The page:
Two parts of my life recently collided. Two ironies, really. First, after growing up off the grid, without TV (or school, for that matter, but that's another story), with parents who had only disdain for TV and popular culture, I find myself working for a new cable TV show. The show, called "Caprica," is about a time when humans develop advanced robots for warfare. These robots, the "Cylons," eventually develop a mind of their own, begin to resent their enslavement to humans, rise up, and nearly extinguish their makers. This part of the story will be familiar to fans of the TV series "Battlestar Galactica," which Caprica is a prequel to. I work as a technical script consultant for the show. This means I read pre-production scripts with an eye to making the robotics, artificial intelligence, and other such sci-tech in the show more realistic.
Some publicity about my involvement with Caprica led directly to the second irony. Last week, Northwestern University hosted Peter Singer, author of "Wired for War", a recent bestseller about the perils of robotic warfare. I was invited to meet with him for dinner after his talk. The only problem was that it was on the same day that I had a meeting at the headquarters of a military research agency in Washington DC, which is funding some of the research in my laboratory in the area of biologically-inspired robotics. I was able to shift to an earlier flight so I could catch the last part of Singer's evening talk and join him for dinner.
Robotic warfare, as we all know from media reports about drones, is of rapidly growing importance. It is based on research funded by a number of US government military research agencies. Singer (a defense analyst at the Brookings Institute, not the controversial ethicist from Princeton) is not prescribing an end to the development of such robots. Instead, he wants a conversation to begin about how we deal with issues of culpability that arise when the robots we develop make an independent, and faulty, decision to end a human life.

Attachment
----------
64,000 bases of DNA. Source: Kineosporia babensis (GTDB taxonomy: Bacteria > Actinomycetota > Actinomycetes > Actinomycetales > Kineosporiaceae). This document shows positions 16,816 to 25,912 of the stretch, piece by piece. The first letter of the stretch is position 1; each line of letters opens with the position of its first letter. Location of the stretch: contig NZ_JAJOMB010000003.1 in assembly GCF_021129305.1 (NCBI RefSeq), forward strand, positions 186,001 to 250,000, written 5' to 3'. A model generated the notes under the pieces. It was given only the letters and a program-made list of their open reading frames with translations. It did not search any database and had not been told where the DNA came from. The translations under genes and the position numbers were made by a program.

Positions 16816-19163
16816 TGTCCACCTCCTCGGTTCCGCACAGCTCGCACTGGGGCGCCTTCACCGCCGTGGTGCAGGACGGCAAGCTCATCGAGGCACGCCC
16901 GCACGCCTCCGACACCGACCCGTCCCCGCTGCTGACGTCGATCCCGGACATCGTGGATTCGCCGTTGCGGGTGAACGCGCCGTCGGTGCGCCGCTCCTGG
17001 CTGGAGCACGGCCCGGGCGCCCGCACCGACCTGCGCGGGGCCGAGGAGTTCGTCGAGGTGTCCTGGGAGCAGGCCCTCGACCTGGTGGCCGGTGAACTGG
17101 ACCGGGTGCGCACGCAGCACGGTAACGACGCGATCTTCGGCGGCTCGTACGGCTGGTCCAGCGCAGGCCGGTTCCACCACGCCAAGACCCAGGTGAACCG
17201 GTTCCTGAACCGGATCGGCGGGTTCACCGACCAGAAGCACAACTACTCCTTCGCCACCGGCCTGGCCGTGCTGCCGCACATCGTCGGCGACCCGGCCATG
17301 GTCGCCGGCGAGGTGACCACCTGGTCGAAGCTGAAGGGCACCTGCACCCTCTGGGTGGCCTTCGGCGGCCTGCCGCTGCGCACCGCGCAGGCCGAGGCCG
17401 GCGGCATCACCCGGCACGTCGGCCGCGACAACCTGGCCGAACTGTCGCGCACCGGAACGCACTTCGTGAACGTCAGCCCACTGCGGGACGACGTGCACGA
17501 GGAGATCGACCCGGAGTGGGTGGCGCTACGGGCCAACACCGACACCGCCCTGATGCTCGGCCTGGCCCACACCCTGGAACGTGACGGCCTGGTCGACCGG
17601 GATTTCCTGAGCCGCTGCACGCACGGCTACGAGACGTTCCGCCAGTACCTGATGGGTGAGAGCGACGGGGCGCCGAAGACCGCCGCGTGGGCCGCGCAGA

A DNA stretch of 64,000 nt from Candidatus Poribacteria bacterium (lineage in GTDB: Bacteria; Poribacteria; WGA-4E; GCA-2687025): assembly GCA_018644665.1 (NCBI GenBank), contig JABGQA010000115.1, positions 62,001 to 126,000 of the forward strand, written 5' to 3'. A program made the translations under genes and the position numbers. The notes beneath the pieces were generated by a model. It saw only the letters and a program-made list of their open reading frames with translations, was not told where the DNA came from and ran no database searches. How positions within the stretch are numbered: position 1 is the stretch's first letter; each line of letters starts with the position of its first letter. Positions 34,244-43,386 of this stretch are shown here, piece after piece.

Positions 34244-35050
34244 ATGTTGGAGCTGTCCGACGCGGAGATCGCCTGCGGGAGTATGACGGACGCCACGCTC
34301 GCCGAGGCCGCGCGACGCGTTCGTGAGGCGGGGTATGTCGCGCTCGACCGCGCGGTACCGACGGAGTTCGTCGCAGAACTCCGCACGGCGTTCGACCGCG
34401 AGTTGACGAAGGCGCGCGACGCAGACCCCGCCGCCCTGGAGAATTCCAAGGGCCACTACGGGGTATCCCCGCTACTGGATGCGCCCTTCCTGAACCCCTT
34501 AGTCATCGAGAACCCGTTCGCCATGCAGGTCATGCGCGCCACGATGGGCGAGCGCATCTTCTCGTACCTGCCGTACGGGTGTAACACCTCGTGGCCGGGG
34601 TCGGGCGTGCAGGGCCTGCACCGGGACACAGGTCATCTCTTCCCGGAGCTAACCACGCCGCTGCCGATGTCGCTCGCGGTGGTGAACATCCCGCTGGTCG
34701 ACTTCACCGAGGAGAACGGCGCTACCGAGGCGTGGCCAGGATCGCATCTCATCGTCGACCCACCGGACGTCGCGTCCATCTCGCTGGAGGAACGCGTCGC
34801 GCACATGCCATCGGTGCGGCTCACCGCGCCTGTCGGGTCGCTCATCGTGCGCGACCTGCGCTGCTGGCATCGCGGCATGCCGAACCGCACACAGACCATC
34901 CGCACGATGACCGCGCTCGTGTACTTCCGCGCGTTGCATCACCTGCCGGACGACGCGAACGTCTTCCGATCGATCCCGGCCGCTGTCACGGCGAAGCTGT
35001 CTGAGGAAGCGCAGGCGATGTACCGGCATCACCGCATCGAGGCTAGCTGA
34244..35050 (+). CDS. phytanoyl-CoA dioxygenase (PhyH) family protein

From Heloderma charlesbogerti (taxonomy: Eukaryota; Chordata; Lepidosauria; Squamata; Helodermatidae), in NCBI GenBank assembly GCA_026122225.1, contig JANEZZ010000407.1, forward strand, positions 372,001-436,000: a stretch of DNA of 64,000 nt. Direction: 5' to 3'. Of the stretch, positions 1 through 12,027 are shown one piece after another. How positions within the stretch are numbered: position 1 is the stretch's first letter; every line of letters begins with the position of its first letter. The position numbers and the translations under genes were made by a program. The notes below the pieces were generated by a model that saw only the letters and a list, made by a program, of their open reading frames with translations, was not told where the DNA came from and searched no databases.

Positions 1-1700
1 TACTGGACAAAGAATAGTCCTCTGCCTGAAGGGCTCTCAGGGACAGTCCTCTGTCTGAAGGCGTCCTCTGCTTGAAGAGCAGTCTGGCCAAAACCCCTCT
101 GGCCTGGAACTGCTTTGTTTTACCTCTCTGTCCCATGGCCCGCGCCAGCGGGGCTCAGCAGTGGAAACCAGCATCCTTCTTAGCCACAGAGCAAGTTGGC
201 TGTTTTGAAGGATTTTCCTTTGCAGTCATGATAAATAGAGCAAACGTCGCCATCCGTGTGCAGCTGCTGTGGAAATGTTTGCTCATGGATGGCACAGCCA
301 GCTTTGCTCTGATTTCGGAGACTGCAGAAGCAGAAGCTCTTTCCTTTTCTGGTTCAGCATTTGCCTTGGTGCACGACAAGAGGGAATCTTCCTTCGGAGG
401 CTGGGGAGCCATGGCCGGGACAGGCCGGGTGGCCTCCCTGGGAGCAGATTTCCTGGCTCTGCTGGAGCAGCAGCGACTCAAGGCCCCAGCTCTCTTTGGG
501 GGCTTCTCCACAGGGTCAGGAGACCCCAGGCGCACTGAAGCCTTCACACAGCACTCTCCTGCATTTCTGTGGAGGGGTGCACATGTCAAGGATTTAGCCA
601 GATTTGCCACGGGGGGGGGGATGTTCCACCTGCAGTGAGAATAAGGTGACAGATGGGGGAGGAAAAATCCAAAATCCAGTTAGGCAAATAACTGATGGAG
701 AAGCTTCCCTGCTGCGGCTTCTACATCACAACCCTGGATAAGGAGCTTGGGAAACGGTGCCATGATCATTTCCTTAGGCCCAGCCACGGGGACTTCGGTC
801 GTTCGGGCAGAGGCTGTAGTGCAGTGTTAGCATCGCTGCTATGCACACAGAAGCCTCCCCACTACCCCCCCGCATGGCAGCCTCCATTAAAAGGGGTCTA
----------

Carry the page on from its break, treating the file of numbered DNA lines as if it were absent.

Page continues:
This brings me back to Cylons, and Caprica, a show that envisages a time when robots develop the capacity to be self-aware, make independent decisions to kill, and eventually collude to rebel against us. What is the likelihood of something like this scenario eventually occurring? Will we eventually have to grant moral rights to our inventions, perhaps to avoid such a rebellion? Will our mechanical intelligences supersede us? These are clearly highly speculative questions, more commonly the stuff of science fiction plots than sober consideration. But with the rapid rise of robotic warfare, and the push to make it ever more autonomous and lethal, they warrant a new look. In the next few posts, I'll explore the quandaries and consider some of the more speculative questions that are triggered by the conjunction of the real world of robotic warfare, and the fictional world of Caprica and its resentful robotic warriors.